Eyes narrowed, he stared at her for several long moments before gesturing that she could rise and continue.

“We’ve lost two caravans to Keldari raiders in the past month, and both times they took the goods and Green Land women. The men were either killed or ignored. The merchant of the last caravan had a Mambian wife, and she was untouched.”

“Perhaps the savages have no taste for exotic women.”

“I can find out for you,” she said, trying to keep the eagerness out of her eyes. “Once they capture me, I’ll bargain with their leader and win them to your cause.”

“You?” Darius turned away, hiding his face from her. He knew how well she read people. “I can’t spare you, Eleni. I considered sending you to Princess Jenna instead to parley.”

“Humbly, Your Majesty, I suggest that might be a mistake. Do you want your greatest enemy to have your best eyes and ears? Why not use me, instead, to win a horde of savages you can loose on the rebels?”

He paced, silent and hard and grim. He valued her skills as a negotiator, but he was also possessive of her. Why, when he enjoyed beating and berating her for the simple pleasure of seeing her broken yet again?

“I can’t lose you, Eleni.”

Despite all the years of torture and abuse, her heart still warmed. He was her only family left in this entire world. He’d done horrible things, and forced her to join him time after time. Yet he was her brother, and she loved him.

“Before Father died, he told me that he’d dreamed I would seize the High Throne and legitimize his royal blood. The key to my success was you, dearest sister. As long as you were by my side, I would hold Shanhasson. But if I lost you…“

Darius threw himself onto the High Throne and buried his face in his hands. Stunned, Eleni went to him and hesitantly laid her hand on his head. She’d never seen such vulnerability from her brother.

“He told me I would be better off to cut your heart out of your chest before ever letting you out of my sight.”

Her hand froze. Horror churned her stomach, burning up her throat. She could well picture their father telling young Darius such a thing. Their family had long been tormented by nightmares, darkness, and taint through their bloodline. Touched by Shadow, they wrought evil in the world without premeditation simply by breathing. Since their grandfather had raped his own High Queen all those years ago, her family’s existence was a testament to the evil done in the world by men’s hands.

Ignoring the terror screaming through her body, she forced her fingers back to his hair. She stroked him like a little boy and deliberately lightened her voice. “I’m never out of your sight, Your Majesty, not when you haunt my dreams every night.”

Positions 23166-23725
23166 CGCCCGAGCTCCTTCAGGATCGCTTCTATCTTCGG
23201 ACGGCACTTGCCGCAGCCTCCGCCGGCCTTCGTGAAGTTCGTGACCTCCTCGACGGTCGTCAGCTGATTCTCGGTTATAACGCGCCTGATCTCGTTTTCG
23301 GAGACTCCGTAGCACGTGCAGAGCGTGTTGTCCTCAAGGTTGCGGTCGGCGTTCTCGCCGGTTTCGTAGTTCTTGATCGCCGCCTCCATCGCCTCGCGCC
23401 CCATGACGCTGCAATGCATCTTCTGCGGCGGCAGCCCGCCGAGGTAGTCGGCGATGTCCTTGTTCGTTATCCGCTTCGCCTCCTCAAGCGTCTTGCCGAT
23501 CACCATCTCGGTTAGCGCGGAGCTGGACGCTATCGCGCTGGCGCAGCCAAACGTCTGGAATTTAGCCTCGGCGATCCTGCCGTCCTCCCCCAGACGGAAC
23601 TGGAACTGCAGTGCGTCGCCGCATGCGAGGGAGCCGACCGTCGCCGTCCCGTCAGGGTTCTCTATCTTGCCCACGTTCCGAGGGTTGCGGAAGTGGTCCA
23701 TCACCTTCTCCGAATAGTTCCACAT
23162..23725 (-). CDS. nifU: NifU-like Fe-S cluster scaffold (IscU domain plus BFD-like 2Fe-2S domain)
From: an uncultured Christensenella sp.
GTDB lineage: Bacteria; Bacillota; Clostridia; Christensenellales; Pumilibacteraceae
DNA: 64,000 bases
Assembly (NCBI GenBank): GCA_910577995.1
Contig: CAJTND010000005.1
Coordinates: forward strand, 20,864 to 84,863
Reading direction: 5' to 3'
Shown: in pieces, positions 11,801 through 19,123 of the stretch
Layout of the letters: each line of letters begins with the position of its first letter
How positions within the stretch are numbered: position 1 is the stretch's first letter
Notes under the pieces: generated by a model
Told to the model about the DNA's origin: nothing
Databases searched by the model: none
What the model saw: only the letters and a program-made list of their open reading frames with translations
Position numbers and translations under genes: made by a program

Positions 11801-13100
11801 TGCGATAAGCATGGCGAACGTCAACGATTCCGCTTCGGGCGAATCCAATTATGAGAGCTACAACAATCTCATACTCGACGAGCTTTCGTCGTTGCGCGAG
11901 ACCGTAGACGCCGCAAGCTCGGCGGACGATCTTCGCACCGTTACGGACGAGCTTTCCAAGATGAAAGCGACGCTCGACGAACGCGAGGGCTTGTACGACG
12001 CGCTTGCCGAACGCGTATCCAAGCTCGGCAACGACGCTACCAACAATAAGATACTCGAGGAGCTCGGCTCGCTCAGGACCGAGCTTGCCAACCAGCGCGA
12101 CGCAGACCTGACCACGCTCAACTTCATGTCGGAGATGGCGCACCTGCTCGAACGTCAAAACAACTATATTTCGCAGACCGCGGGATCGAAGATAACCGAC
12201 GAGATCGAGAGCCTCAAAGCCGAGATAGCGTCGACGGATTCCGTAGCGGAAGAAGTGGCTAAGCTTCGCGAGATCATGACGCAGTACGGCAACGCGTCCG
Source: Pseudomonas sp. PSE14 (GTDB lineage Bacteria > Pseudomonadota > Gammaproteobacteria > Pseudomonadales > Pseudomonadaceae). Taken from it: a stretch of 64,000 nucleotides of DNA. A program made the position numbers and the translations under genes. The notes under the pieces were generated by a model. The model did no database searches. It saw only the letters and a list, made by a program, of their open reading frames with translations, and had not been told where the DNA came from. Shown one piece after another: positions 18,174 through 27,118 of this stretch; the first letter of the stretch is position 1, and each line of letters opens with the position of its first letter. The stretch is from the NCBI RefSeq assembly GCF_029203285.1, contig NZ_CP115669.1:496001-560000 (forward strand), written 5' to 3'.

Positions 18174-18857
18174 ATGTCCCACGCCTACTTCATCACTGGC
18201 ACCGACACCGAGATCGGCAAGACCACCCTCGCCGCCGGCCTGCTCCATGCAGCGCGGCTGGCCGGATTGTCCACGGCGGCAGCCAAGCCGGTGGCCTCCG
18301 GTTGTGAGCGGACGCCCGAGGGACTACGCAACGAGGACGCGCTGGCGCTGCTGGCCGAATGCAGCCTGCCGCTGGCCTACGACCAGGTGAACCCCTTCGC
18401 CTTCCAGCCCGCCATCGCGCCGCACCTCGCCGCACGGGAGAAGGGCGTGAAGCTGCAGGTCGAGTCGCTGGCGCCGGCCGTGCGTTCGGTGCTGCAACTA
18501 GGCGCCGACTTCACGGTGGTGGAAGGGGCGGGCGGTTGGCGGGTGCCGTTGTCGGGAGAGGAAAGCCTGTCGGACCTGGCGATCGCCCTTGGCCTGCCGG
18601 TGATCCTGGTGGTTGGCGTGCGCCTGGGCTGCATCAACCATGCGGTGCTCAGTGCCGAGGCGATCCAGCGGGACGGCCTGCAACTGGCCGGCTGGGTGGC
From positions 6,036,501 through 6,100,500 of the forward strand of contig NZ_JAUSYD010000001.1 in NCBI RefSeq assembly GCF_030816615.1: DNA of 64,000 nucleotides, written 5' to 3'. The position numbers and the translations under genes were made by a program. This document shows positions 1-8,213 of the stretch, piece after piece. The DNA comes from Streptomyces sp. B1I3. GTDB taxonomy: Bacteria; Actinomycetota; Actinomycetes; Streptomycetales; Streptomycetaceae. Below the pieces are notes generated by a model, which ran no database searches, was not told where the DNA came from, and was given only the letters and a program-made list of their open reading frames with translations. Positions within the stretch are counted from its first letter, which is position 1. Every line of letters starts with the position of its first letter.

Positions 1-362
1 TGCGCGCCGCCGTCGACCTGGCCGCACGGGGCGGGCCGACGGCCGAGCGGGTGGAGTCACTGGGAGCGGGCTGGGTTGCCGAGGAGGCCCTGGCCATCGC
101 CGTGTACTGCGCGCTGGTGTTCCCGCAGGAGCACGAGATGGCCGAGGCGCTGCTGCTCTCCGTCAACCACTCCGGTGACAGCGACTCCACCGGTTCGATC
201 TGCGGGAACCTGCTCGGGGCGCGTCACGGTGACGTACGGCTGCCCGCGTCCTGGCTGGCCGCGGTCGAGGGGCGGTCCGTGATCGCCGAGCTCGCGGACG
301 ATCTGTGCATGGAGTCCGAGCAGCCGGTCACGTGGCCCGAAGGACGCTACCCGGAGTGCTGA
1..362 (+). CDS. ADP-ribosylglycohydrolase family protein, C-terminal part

“True.” Darius raised his head, a smile quirking his sensual lips. His eyes were dark with madness, hurt, and death. Worst of all, though, was the mirth. The foul joy he found in such atrocities. He could kiss and pardon or murder with his own hand, and his eyes would never change. “I will walk in your dreams every night, dearest. I will know if you intend to betray me.”

He reached out and touched her neck with the steel blade of a knife she hadn’t even seen him draw. His voice lowered to a silky smooth seduction that prefaced his most horrific crimes. “I can kill without laying a single hand on you, Eleni. But it would be much sweeter to hear your screams, taste your blood, and earn your agony with my own hands. Do not fail me, dear sister, or I will leave my throne for that bitch, Jenna, who dares to challenge me and hunt you down in the darkest, farthest reaches of the world.”

Relief and terror warred in her heart. He would let her go, for now.

To win her freedom, her brother must die. She couldn’t do it herself, though, and the very people who would bring him to justice would rightfully execute her as well. She had to win an ally for herself. She needed someone far from Shanhasson and strong enough to protect her from him, someone who could kill him.

Darius had chained her at his side her entire life with her love and duty. Now, before the darkness growing in her heart claimed the last bit of the hope, before he killed her with that love, she had to flee.

Survive My Fire Excerpt

Available at Drollerie Press.

A foreign scent intruded while I slept. A warrior. Miles away and on foot, he wouldn’t reach my lair until dusk. Sweat and musk, muscle and pride. Oh, how tasty, how divine a feast.

My dreams became torment in the roasting heat of afternoon. Memories returned from centuries ago, of my life before the curse. Rage crawled in the dark secret fissures of my heart, a fire stoked hour by hour. Trapped in this prison of wing, scale, and claw, I hated the approaching warrior. His phantom blood burned on my tongue.

I would tear him limb from limb. Shred his skin and lick his spicy blood from the unforgiving sands. Crack bone to feast on his marrow. I would dine on his fear, shred his dreams and char his most secret hopes.

As soon as the sun touched the horizon and shadows stretched across the red sands, I crept from my lair.